Wednesday, February 20, 2008

Where Are They Now?

Photos: Grant Mudford




I was more than fortunate in catching so many good photographers in the pre-internet, NYC galleries of the '70s, '80s and '90s. And yet for a handful of names, how much of that top notch work is readily available for viewing today- especially in a time so dominated by digital and color, which is often of such similar style? No knock on either, the same could've been (and was) said of B&W back in the day. It would just be nice to have a broader balance of old and new, color and B&W, film and digital, etc, etc... How I only wish that I had simply written down the names of all the photographers whose work I saw and admired.

I've recently tried to find work by James Hamilton (portrait photographer extraordinaire for The Village Voice in the '70s) and Robert (Glory) D'Alessandro, all much to no avail. I had more success with Charles Gatewood, but could find precious few examples of Grant Mudford's work from that era. I originally caught the latter's work at Light Gallery in NYC, the premier photo gallery in heaven and earth at the time- ascending the elevator unto its hallowed white halls at 724 5th Ave was nothing short of catchin' some serious religion. And Mudford's prints (above) did not disappoint- they were the largest 35mm prints I had ever seen! The grain was absolute pointillism, but the tonal values held up and the resolution remained tack sharp. I didn't think it technically possible at the time- and two decades later I would see 35mm prints twice their size at James Nachtwey's exhibit at ICP.

Anyway, I think the two samples above hold up just fine. Anyone really serious about resurrecting a "B&W Revival," would do well to seek out and research just how varied and diverse monochrome had become pre-Eggleston and Shore, and take it from there...

4 comments:

Nick Kirkpatrick said...

Funny you should say that, i read in an article in, i believe it was PDN, maybe it was something else, It was a few years old. It mentioned that contemporary photography will eventually no longer be dominated by color and that Black and White work will be what is "hip". I don't know how much i believe that.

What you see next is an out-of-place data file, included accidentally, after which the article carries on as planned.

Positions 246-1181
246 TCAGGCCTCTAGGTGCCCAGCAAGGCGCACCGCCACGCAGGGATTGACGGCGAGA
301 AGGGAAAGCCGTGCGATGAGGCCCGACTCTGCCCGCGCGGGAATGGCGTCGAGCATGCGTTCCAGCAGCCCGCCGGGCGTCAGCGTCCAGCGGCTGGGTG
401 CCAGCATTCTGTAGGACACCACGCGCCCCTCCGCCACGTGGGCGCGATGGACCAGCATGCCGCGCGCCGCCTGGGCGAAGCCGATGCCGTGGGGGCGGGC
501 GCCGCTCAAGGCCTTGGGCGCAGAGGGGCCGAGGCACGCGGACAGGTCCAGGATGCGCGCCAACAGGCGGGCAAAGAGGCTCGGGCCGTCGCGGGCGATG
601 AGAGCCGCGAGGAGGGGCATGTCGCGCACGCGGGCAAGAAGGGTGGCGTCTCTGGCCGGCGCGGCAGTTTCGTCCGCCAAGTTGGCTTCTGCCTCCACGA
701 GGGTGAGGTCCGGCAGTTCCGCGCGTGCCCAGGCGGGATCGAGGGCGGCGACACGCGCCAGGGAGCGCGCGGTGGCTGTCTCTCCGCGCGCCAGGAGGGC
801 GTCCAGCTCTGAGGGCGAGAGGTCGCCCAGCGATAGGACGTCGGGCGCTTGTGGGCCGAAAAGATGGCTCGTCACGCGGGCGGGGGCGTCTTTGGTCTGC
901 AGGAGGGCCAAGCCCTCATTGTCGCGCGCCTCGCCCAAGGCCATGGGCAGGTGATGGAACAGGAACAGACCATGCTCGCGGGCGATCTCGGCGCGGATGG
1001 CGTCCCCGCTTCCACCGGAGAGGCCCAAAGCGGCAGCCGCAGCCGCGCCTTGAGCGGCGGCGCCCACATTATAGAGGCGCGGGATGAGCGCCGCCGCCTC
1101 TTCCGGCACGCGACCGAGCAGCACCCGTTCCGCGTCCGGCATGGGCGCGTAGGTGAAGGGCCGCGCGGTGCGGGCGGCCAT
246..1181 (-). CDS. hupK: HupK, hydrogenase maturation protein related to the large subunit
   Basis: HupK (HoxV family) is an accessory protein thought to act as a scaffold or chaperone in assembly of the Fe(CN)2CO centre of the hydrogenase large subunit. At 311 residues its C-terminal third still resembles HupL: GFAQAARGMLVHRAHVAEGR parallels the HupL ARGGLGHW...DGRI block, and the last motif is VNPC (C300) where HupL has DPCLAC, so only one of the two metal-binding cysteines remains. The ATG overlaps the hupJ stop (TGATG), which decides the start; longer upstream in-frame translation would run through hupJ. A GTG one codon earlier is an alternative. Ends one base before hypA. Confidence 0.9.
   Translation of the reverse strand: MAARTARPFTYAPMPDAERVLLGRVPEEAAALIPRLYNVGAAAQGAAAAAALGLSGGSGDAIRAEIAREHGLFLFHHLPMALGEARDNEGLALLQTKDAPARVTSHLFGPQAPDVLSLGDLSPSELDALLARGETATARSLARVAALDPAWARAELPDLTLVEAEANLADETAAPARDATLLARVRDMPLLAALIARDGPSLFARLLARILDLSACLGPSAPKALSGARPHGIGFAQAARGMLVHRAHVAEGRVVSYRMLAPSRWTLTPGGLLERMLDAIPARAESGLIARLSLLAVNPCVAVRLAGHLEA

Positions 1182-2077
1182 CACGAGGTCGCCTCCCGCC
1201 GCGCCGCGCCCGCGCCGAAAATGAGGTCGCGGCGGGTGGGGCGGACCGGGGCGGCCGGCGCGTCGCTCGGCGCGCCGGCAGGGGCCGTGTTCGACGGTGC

Stan B. said...

Every once in a great while a certain ad campaign or video will come out in B&W and gain attention for its "striking" visuals. But, alas, I seriously doubt if the percentage of B&W in the "fine art" photo market presently approaches double figures. Personally, I don't care how "hip" it is (not saying you do, Nick), I just believe B&W a more than viable component of the photographic language. I don't know when it will resurrect, and certainly proclaiming its "Revival" despite any actual movement to that effect is oddly ludicrous. Color certainly took its time getting here, and it's having its deserved run- I continue to enjoy it much as anyone else. Just anxious to see how today's, or tomorrow's, practitioners will handle the inevitable B&W resurgence.

Tom White said...

for some of us, black & white never went away. I consistently shoot with B&W film. I also teach classes in the process to teenagers through the ICP's program at The Point community centre in the Bronx. The joy the students get from processing and printing their own film in today's digital world tells me that it will never truly disappear - whether the art market thinks it is fashionable or not..

Anyway, if you're interested here are some of my photos:

http://tomwhitephotography.blogspot.com/2008/02/new-york-streets.html

http://tomwhitephotography.blogspot.com/2007/12/travel-photographer-of-year.html

http://tomwhitephotography.blogspot.com/2007/11/new-jersey-streets.html

Stan B. said...

Thanks for your community service, Tom. You also bring to mind another point that needs to be addressed more often everywhere- photography has always been expensive, but now with all the computer hardware, software and other necessary digital paraphernalia- it takes a hell of a lot more of an initial investment to be able to shoot "for pennies." And I fear it will become more and more an "art form" solely for those that can afford it.